If you haven't checked your stocks recently, now's a good time to do so. Odds are you're going to be very, very happy.

That's because the Federal Open Market Committee (FOMC) decided to cut the federal funds rate 50 basis points back on Sept. 18 -- all the way down to 4.75%. The entire market jumped on the news and has risen 5% in less than a month. Mega-cap giants such as ConocoPhillips (NYSE:COP) and JPMorgan Chase (NYSE:JPM) spiked like penny stocks after a spam assault.

But what does the cut actually mean?

Besides making money a little cheaper to come by, it doesn't mean a whole lot for individual investors who are focused on the long term.

Ben Bernanke, market manipulator
Thomson Financial pointed out in a report released prior to the Fed's move that equity prices have historically not responded to 25-basis-point cuts. It takes a 50-basis-point cut to really put a charge into stocks.

The Fed knows this. So what did it do? It cut the rate 50 basis points ... and put a charge into stocks. And while the rate cut removes some uncertainty from the markets, it does not mean stocks are a better buy today than they were six weeks ago. That's particularly true if you believe -- as we do here at the Fool -- that the value of an equity is determined by its cash-generating abilities over the next decade or more.

What a rate cut cannot do
A rate cut does not put a new drug in Genentech's (NYSE:DNA) pipeline. A rate cut does not change the fact that Southwest Airlines (NYSE:LUV) operates in an extremely competitive industry. And a rate cut certainly does not change the fact that First Solar (NASDAQ:FSLR) and Research In Motion (NASDAQ:RIMM) are trading for nosebleed multiples.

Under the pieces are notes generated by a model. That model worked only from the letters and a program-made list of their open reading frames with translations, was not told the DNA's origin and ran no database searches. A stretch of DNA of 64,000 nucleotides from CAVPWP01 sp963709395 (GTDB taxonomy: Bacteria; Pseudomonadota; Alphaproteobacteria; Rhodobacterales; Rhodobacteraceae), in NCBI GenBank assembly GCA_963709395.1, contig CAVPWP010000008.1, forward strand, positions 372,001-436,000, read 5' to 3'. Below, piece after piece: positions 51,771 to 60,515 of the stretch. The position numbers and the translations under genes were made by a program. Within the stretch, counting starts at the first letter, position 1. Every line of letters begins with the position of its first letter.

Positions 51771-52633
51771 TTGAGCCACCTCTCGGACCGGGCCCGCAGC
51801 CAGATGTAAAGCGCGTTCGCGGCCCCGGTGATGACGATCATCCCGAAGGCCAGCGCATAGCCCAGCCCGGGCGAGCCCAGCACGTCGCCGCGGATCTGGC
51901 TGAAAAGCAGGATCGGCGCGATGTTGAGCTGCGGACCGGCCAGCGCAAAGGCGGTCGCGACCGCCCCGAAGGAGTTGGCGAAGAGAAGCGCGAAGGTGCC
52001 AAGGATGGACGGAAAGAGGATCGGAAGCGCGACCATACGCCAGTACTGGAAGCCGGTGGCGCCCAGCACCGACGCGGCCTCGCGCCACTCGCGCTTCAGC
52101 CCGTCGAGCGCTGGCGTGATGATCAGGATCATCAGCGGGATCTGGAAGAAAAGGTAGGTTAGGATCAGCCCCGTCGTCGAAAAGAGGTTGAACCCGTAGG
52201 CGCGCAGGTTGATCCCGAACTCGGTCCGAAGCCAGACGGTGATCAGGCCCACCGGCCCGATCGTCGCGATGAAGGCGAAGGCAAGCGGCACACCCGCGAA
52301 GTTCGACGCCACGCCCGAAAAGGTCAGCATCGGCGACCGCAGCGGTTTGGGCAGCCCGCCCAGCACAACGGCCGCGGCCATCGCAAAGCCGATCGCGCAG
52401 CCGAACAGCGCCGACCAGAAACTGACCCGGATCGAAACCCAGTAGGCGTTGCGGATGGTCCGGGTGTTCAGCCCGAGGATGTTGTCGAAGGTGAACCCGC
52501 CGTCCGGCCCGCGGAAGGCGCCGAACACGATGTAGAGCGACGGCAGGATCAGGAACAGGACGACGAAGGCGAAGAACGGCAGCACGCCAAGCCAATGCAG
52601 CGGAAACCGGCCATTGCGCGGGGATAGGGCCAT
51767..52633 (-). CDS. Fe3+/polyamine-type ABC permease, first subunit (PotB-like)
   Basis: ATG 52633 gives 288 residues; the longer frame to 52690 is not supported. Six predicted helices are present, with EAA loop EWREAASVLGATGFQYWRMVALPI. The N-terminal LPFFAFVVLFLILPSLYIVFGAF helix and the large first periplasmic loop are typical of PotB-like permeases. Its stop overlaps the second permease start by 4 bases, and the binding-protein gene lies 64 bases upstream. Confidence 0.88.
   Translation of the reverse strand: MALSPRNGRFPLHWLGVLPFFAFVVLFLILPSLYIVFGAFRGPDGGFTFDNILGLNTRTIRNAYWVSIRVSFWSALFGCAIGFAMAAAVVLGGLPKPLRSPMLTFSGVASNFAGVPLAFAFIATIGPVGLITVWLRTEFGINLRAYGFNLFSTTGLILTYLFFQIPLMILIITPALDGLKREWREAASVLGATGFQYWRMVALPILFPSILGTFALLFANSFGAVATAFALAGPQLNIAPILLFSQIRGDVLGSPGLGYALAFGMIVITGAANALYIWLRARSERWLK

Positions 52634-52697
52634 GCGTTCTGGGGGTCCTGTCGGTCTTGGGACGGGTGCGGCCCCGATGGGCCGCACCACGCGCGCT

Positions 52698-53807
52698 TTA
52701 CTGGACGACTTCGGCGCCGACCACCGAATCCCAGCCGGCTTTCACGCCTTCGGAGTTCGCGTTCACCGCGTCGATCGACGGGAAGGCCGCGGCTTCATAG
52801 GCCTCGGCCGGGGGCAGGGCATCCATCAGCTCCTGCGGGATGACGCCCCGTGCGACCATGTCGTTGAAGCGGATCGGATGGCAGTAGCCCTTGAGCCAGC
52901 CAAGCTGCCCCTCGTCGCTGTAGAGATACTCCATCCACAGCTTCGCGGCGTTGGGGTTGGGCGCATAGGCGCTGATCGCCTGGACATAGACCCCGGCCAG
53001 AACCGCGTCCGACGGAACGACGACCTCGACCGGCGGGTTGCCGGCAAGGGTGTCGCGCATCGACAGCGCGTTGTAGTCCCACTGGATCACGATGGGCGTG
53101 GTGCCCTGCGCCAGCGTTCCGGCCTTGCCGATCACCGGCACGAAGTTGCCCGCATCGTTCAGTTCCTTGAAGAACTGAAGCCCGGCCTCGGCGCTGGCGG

Yet each one of these names jumped more than 2% on the day the Fed cut the funds rate.

If you truly want to make your fortune in the stock market, tune out the noise of everyday news. Instead, focus on companies on the most fundamental level. That means sifting through filings to find the best-run companies, determining good prices at which to buy shares, and then holding and even buying more during inevitable market volatility.

After all, the Fed could have decided to hold rates steady and stocks would have plunged -- and yet the fates of Genentech, Southwest, First Solar, and Research In Motion would still be in the hands of their management teams.

Trade smart
At our Motley Fool Stock Advisor investing service, Fool co-founders David and Tom Gardner seek out the world's best public companies and tell their subscribers to buy them and hold them for decades. Five years out, the brothers are ahead of the S&P 500 by 45 percentage points on average. And while the market's recent rise has helped our scorecard, we also would have been fine without it.

If you'd like to take a look at the stocks David and Tom are recommending for new money now, click here to try Stock Advisor free for 30 days. There is no obligation to subscribe.

This article was originally published Sept. 18, 2007. It has been updated.

Tim Hanson does not own shares of any company mentioned. JPMorgan is a Motley Fool Income Investor recommendation. The Motley Fool has an emotional disclosure policy.

This article represents the opinion of the writer, who may disagree with the “official” recommendation position of a Motley Fool premium advisory service. We’re motley! Questioning an investing thesis -- even one of our own -- helps us all think critically about investing and make decisions that help us become smarter, happier, and richer.